As the Africa Fashion Week New York begins today 4th September, to 6th September, Ventures Africa will be publishing a series of stories reflecting the showpiece event as well as Africa’s budding fashion industry. The following article is the first, and it takes a look at the significance of the Africa Fashion Week New York.
Of course this year’s Africa Fashion Week New York will be dominated as usual by alluring fashion designs, embroidered by glitzy settings and choreographed by modish models elegantly strutting runways to the oohs and ahhs of fashionistas. But that won’t be all for which this annual showpiece event will be remarked.
AFWNY has indeed gone beyond fashion and its glamour pages; the show in no little way signifies the emergence of Africa in the global scheme of things, a desire to no longer be a passive spectator but an active player in the world’s top league of innovators and producers.
Founded in 2009 by PR extraordinaire Adiat Disu through her PR firm Adirée, Africa Fashion Week has become a renowned platform celebrating and showcasing Africa’s brightest designers and their enthralling designs across the world’s fashion capitals of New York, London, Paris, Milan, Berlin, Tokyo and Los Angeles.
Adiat, a paragon of that rekindled African desire to showcase its socio-cultural magnificence, through Adirée promotes and expands market opportunities locally and internationally for African businesses especially in, but not limited to, the fashion and luxury industry. Adirée’s premier event is the African Fashion Week of which the New York edition is it’s flagship.
However, after four remarkably successful outings, the New York edition of this year’s Africa Fashion Week has got a tweak that turns everything up a notch, several notches actually. Normally held as a stand-alone fashion expo in the month of July, the showpiece event got moved to this month for no grander reason than that it was joining the calendar-stopping New York Fashion Week (NYFW).
About joining the NYFW, Spice TV quotes Adiat Disu as saying; “to gain what is necessary for participating designers, we (Adirée) had to move the [event] to coincide with New York Fashion Week…” that was quite reserved and modest. With A-class African fashion designers displaying their innovative Afrocentric creations, the AFWNY is not just gaining but also giving diversity to the New York Fashion Week.
A roll call of some of the top guys showcasing their designs at the event include: Eki Orleans of Hazel Eki Aggrey Orleans (Nigeria/Germany), Gavin Rajah of Gavin Rajah Atelier/Couture (South Africa), Khadijah Hilda of Morocco Caftan (New York and Morocco), Igwedinma Emeka of McMeka (Nigeria), Firkirte Addis (Ethiopia), Anaba Wisdom Chidebube of Weiz Dhurm Franklyn (Nigeria), Hilda Mauya of Dahil Republic of Couture Fashion House (Kenya) and Sally Karago of Mcensal (Kenya), Tizita of Tizitahabesha Clothing (Ethiopia) Issa (Nigeria) amongst a host of others.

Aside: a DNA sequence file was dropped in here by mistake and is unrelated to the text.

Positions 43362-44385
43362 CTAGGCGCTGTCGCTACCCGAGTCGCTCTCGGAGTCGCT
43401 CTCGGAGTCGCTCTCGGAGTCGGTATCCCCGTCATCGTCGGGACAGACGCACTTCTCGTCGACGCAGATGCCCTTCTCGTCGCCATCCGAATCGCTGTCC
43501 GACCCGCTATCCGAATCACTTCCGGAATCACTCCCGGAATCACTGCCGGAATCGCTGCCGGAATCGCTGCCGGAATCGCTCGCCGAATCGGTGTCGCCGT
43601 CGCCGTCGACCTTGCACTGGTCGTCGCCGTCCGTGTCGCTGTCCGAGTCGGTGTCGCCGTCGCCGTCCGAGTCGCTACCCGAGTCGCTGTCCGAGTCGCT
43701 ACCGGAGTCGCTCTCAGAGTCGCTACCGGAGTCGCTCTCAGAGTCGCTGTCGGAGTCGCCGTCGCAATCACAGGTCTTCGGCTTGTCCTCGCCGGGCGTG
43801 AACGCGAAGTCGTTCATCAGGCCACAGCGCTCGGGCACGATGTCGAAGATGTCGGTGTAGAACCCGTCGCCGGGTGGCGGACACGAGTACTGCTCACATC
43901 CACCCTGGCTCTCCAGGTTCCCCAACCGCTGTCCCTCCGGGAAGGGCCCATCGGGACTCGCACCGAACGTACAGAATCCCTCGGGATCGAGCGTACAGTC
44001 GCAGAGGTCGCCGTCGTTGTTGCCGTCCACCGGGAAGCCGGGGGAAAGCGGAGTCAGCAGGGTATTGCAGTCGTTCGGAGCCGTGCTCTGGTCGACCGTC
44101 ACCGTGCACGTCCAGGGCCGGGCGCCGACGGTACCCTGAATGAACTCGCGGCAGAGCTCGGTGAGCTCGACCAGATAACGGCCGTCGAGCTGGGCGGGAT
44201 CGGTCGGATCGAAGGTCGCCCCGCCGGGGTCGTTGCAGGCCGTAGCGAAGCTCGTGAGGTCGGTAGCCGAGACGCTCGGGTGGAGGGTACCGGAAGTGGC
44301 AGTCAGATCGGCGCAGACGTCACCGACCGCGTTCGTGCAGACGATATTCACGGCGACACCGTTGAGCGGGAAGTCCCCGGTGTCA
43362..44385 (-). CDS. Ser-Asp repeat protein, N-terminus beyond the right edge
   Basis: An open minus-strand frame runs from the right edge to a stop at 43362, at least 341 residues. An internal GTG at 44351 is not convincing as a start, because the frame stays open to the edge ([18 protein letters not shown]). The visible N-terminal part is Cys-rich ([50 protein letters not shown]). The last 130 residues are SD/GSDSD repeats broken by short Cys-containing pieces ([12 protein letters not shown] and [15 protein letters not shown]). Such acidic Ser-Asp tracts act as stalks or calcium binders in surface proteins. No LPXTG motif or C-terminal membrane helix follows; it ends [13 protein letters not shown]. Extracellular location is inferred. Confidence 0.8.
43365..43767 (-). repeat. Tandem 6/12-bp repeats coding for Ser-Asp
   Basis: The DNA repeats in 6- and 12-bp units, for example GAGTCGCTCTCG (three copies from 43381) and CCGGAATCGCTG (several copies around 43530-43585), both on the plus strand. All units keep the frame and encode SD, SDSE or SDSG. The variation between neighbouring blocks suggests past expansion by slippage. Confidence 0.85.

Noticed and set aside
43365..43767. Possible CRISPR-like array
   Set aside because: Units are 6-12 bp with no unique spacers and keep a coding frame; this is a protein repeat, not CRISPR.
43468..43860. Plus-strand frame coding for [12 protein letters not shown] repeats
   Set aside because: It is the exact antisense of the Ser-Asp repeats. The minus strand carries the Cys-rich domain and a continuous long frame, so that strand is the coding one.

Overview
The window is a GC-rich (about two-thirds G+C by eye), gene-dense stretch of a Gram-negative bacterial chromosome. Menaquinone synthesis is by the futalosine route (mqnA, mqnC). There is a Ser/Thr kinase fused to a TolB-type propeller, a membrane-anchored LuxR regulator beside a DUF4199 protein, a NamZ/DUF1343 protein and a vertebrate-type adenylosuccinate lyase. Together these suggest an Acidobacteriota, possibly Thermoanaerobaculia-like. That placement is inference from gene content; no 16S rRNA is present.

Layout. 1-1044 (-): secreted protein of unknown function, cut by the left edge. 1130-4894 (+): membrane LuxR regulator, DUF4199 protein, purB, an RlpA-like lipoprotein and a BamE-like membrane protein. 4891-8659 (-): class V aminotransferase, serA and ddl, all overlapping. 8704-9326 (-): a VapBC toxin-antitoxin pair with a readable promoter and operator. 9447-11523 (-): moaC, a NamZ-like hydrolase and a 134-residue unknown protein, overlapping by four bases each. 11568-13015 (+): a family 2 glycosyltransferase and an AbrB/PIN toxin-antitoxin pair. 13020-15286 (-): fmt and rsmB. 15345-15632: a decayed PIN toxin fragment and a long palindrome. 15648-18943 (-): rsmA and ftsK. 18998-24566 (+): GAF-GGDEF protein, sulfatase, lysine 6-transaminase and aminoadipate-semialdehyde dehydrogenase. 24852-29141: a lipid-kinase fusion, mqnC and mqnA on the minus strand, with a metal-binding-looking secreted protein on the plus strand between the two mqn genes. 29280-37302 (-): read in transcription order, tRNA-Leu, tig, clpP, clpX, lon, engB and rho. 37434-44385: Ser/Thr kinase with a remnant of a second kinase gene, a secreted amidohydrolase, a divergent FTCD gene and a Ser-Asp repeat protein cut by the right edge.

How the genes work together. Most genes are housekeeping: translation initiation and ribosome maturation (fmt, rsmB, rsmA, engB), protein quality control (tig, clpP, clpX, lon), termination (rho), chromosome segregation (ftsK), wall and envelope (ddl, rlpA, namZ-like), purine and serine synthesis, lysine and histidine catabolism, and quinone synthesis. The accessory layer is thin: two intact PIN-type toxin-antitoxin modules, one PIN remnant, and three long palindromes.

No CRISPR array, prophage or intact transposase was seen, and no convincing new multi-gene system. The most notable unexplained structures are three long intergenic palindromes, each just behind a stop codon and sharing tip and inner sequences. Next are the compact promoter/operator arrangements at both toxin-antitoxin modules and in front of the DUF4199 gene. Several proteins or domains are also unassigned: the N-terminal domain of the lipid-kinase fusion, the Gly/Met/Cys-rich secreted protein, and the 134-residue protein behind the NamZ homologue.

Bringing together these top artists, Adiat says the goal of AFW is to re-brand Africa and position it as a continent that also produces luxury products and services, much like its European counterparts; exactly what’s being achieved. As at 2012, the success of the show since its conception had increased awareness of African fashion by 8.5 million views, generated financing for designers and artisans marketing initiative, and created 100 jobs. By December 2013, $300,000 had been generated for African designers and artisans to showcase in the U.S.
Barely two years after the premiere of the event, the AFW New York was reported to have attracted more than 1,500 industry insiders. It had also secured the support and proclamation from the office of then New York City Mayor Michael Bloomberg who emphasized the event would promote tourism to New York with 70 percent of designers coming directly from Africa, thereby further fostering a relationship between the U.S. and Africa.
Fast forward to the present and all those achievements have, if nothing else doubled, a testament of which is its joining of the NYFW. Make no mistake about the significance of this; New York is arguably the world’s epicentre of business, fashion and art, and right at the centre of New York will be Africa.
This highlights the new African narrative, a shift from the negative perceptions of the black continent to an appreciation of its abounding and blossoming talent, creativity and entrepreneurship. This is where Adirée says the Africa Fashion Week comes in, “establishing the way consumers should view products from Africa (i.e. Made in Angola, Made in Zimbabwe, or Made in Nigeria)”.
Thus, this three day fashion event showcases not just fabulous dresses but the growing international interest in investing in and partnering with African businesses. Like the US-Africa summit, the Africa Fashion Week New York and its joining of the New York Fashion Week shows a continent ready for and attracting international businesses.
So, as the world admires the best of African fashion and couture, their attention and attraction will also be be caught by a continent emerging from the dark shadows of poverty and dependence into the limelight of beautiful business potentials and economic development.